The front end is dominated by the rounded bull-bar on which two yellow fog lights are mounted. The headlights are attached to the flared fenders. The central part of the front bodywork features a crease in the middle which echoes that on the front lid of a Beetle. Overall, the shape is less rounded compared to contemporary Manx models from the late ‘60s, as the car in the pictures is one of the earliest built by HAZ right at the peak of the buggy’s popularity.

The HAZ doesn’t have doors as it aims to be as minimalistic as possible. The fiberglass bodywork barely wraps itself around the off-road wheels with period-correct E-T Classic magnesium rims. You do get, though, huge ground clearance to be able to tackle some pretty daunting jumps and dunes in the desert.

1969 HAZ Buggy
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The bodywork only partially covers the engine at the back and, as such, there are stainless-steel bars around the corners of the buggy. Circular VW-inspired taillights feel at home and complete the look.

An interesting detail is the horn sticking out on the right-hand side in a rather menacing way.

1969 HAZ Buggy Interior

1969 HAZ Buggy
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The interior of the HAZ Buggy is simple and unsophisticated. You get two vinyl bucket seats up front with no head-rest and a bench seat in the back that’s not really usable unless you’re actually at the beach. It’s at least dangerous on the open road. Granted, many beaches nowadays don’t even allow cars to just roll by anymore but that’s a discussion for another day.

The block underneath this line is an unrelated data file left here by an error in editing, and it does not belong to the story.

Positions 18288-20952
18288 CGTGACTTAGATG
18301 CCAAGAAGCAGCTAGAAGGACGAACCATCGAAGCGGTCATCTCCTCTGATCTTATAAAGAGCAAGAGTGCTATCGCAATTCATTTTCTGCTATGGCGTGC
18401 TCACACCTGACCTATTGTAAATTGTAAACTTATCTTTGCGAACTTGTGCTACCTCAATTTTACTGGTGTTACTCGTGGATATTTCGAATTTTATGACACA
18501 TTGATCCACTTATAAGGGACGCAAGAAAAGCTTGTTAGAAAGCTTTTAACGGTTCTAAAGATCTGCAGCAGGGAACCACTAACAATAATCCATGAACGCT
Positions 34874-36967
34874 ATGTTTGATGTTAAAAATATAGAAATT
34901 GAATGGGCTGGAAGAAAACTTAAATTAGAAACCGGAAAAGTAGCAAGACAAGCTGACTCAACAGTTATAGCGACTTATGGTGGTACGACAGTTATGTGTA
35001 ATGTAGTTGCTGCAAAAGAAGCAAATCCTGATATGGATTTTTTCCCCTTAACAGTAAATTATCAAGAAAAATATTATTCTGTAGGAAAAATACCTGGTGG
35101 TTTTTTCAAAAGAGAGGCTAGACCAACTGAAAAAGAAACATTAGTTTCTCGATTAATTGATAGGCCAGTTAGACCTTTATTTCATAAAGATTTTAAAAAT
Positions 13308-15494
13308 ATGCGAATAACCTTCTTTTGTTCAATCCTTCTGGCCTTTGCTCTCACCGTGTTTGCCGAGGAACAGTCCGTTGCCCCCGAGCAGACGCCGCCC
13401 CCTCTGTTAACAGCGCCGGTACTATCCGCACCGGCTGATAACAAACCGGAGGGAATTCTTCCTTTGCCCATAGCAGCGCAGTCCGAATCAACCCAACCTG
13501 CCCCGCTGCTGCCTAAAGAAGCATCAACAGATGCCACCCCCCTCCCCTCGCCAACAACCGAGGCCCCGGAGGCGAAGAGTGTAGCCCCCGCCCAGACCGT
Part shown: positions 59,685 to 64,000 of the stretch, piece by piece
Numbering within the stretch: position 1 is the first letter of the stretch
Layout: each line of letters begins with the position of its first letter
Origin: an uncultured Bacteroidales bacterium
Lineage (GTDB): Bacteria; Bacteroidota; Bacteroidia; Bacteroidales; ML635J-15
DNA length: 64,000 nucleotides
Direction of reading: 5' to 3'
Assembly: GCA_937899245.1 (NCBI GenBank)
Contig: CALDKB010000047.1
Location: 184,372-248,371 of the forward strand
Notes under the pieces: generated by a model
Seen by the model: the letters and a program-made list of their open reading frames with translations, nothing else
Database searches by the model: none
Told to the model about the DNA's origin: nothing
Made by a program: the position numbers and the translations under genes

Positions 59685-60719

You’ve got a two-spoke steering wheel with a wood rim sticking right out of what would be the firewall on a front-engine car and four gauges in the middle on an impromptu dash.

The odometer daringly stops at 124 mph. There are some other knobs and switches to the left and to the right of the steering wheel and, on this particular example, the gear knob has the Porsche logo on it – for added comedic value, I presume.

1969 HAZ Buggy
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The elevated windshield and the black roll hoop should keep you safe if you roll over with the HAZ. Then again, the name of the car is Hazard so don’t think that’s some NCAP 5-star-level safety.

1969 HAZ Buggy Drivetrain

1969 HAZ Buggy
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The HAZ comes with the OHV air-cooled horizontally-opposed 1.5-liter four-cylinder engine from the Beetle which is mated to a four-speed transmission.

It produces 53-horsepower at 4,200 rpm and, as a by-product, endless hours of fun if you take the buggy off-road.

The engine is noisy, as it should be, but it doesn’t get you anywhere fast, as it should be.